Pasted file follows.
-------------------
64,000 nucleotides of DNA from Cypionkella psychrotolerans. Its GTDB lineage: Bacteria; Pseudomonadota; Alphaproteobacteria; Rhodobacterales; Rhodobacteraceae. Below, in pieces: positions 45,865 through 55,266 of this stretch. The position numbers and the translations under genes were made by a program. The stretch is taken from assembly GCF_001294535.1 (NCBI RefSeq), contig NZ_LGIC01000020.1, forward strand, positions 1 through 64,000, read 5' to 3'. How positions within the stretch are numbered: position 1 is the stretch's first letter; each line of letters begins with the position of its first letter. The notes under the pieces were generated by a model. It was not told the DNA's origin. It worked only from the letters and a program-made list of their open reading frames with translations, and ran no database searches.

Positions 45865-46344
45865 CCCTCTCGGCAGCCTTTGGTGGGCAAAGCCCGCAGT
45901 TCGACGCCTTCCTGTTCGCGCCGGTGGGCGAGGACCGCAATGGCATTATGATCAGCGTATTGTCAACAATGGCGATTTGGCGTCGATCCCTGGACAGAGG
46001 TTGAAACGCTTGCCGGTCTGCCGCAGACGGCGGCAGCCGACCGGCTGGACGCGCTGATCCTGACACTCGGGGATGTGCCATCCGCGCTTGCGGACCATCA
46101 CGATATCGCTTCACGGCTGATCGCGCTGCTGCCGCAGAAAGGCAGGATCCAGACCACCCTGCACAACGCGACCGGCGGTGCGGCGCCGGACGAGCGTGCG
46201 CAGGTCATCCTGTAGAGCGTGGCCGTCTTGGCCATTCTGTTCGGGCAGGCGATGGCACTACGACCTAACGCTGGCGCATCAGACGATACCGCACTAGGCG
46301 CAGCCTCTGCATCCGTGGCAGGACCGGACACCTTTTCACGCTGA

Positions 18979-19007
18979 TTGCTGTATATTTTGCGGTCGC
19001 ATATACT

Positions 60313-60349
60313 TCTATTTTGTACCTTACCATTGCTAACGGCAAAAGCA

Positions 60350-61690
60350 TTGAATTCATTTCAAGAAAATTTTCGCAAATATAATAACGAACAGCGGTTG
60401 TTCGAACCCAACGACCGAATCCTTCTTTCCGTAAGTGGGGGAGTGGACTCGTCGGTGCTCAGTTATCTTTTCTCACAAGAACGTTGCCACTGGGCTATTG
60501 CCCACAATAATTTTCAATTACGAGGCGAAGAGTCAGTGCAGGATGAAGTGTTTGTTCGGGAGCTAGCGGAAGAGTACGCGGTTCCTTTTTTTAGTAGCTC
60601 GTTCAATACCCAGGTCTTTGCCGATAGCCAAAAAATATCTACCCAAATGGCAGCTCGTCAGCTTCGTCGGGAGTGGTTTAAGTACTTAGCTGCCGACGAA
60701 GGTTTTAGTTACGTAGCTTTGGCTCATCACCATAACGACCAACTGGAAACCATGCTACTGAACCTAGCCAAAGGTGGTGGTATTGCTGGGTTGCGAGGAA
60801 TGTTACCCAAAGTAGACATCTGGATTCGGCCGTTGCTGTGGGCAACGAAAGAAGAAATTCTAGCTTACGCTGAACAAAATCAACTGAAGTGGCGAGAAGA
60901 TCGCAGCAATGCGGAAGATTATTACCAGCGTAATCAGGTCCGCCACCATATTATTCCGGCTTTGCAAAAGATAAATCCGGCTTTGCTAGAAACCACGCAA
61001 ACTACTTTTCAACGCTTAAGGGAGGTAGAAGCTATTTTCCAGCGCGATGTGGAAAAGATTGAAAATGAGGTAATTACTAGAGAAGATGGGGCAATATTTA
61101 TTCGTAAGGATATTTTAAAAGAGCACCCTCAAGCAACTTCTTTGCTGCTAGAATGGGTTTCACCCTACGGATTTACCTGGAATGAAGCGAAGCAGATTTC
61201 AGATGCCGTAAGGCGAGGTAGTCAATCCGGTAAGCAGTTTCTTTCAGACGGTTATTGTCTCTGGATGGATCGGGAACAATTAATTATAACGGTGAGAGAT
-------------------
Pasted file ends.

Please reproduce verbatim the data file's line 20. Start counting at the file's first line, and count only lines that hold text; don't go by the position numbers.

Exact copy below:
60801 TGTTACCCAAAGTAGACATCTGGATTCGGCCGTTGCTGTGGGCAACGAAAGAAGAAATTCTAGCTTACGCTGAACAAAATCAACTGAAGTGGCGAGAAGA